Octavian Eşanu: Transition in Post-Soviet Art: The Collective Actions Group Before and After 1989 (2013)
Filed under book | Tags: · art history, conceptual art, performance art, post-communism, russia, socialism, soviet union, transition
“The artistic tradition that emerged as a form of cultural resistance in the 1970s changed during the transition from socialism to capitalism. This volume presents the evolution of the Moscow-based conceptual artist group called Collective Actions, proposing it as a case-study for understanding the transformations that took place in Eastern European art after the fall of the Berlin Wall. Eşanu introduces Moscow Conceptualism by performing a close examination of the Collective Actions group’s ten-volume publication Journeys Outside the City and of the Dictionary of Moscow Conceptualism. He analyzes above all the evolution of Collective Actions through ten consecutive phases, discussing changes that occur in each new volume of the Journeys. Compares the part of the Journeys produced in the Soviet period with those volumes assembled after the dissolution of the USSR. The concept of “transition” and the activities of Soros Centers for Contemporary Art are also analyzed.”
Publisher Central European University Press, Budapest, 2013
Review: Amy Bryzgel (Slavic Review, 2013).
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Filed under catalogue | Tags: · artists book, avant-garde, book, design, futurism, graphic design, photography, photomontage, propaganda, russia, soviet union
“Russian avant-garde books made between 1900s-30s reflect a vivid and tumultuous period in that nation’s history that had ramifications for art, society, and politics. The early books, with their variously sized pages of coarse paper, illustrations entwined with printed, hand-written, and stamped texts, and provocative covers, were intended to shock academic conventions and bourgeois sensibilities. After the 1917 Revolution, books appeared with optimistic designs and photomontage meant to reach the masses and symbolize a rational, machine-led future. Later books showcased modern Soviet architecture and industry in the service of the government’s agenda.
Major artists adopted the book format during these two decades. They include Natalia Goncharova, El Lissitzky, Kazimir Malevich, Aleksandr Rodchenko, Olga Rozanova, the Stenberg brothers, Varvara Stepanova, and others. These artists often collaborated with poets, who created their own transrational language to accompany the imaginative illustrations. Three major artistic movements, Futurism, Suprematism, and Constructivism, that developed during this period in painting and sculpture also found their echo in the book format.
This publication accompanied an exhibition of Russian avant-garde books at The Museum of Modern Art, New York. Featuring some 300 books, this was the most comprehensive exhibition ever devoted exclusively to the illustrated books made during this period. It was prompted by a gift to MoMA of more than 1,000 Russian avant-garde illustrated books from The Judith Rothschild Foundation, New York.”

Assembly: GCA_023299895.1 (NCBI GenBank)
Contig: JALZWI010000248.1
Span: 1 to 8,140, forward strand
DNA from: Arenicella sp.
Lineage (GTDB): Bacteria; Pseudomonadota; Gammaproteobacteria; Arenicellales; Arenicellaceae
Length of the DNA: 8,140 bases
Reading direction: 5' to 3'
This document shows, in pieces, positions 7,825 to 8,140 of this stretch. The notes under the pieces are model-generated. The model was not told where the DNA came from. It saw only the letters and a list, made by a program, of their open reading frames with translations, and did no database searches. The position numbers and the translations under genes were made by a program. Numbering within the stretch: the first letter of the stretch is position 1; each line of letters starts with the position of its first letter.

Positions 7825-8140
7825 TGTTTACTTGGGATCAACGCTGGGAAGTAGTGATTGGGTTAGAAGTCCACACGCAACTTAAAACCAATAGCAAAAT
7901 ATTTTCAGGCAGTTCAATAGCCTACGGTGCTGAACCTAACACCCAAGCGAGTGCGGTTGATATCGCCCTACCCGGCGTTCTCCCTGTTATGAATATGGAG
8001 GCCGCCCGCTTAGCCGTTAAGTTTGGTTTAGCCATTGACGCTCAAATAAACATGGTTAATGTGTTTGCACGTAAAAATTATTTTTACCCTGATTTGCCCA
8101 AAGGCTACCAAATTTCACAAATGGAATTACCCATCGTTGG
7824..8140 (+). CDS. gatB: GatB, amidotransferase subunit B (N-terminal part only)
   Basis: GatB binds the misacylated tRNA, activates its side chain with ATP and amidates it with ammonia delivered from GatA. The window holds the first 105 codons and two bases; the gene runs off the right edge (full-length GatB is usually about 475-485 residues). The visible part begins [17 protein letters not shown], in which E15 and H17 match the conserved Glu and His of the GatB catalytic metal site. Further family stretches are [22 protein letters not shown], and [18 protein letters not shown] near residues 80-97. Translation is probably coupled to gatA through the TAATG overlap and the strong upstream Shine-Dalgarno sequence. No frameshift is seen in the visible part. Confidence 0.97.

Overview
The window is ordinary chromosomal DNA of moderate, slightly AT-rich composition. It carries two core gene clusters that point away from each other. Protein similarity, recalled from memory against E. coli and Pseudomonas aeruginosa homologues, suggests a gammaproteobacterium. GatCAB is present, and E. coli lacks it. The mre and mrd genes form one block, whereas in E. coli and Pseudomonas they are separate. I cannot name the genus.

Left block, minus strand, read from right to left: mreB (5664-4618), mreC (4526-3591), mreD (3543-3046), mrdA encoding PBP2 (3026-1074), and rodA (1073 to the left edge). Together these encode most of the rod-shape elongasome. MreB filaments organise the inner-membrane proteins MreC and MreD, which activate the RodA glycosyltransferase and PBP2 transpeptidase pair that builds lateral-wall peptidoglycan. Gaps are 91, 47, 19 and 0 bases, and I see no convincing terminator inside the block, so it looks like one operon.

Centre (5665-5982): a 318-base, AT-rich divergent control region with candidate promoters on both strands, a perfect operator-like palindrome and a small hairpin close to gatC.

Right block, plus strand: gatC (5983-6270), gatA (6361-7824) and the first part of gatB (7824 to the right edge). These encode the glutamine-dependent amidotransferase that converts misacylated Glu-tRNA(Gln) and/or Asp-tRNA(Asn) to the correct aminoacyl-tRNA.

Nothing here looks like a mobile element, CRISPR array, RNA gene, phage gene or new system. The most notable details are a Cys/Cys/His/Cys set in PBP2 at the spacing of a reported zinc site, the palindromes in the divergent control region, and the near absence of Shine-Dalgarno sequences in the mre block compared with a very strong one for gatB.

With essays by Deborah Wye, Nina Gurianova, Jared Ash, Gerald Janecek, and Margit Rowell.
Publisher Museum of Modern Art, New York, 2002
ISBN 0870700073, 9780870700071
Filed under book | Tags: · art history, community, community art, conceptual art, contemporary art, factography, identity, photography, postmodernism, russia, socialist realism, sots art, soviet union, utopia
“In The Museological Unconscious, Victor Tupitsyn views the history of Russian contemporary art through a distinctly Russian lens, a “communal optic” that registers the influence of such characteristically Russian phenomena as communal living, communal perception, and communal speech practices. This way of looking at the subject allows him to gather together a range of artists and art movements–from socialist realism to its “dangerous supplement,” sots art, and from alternative photography to feminism–as if they were tenants in a large Moscow apartment.
Describing the notion of “communal optics,” Tupitsyn argues that socialist realism does not work without communal perception–which, as he notes, does not easily fit into crates when paintings travel out of Russia for exhibition in Kassel or New York. Russian artists, critics, and art historians, having lived for decades in a society that ignored or suppressed avant-garde art, have compensated, Tupitsyn claims, by developing a “museological unconscious”–the “museification” of the inner world and the collective psyche.”
With an Introduction by Susan Buck-Morss and Victor Tupitsyn
Publisher MIT Press, 2009
ISBN 0262201739, 9780262201735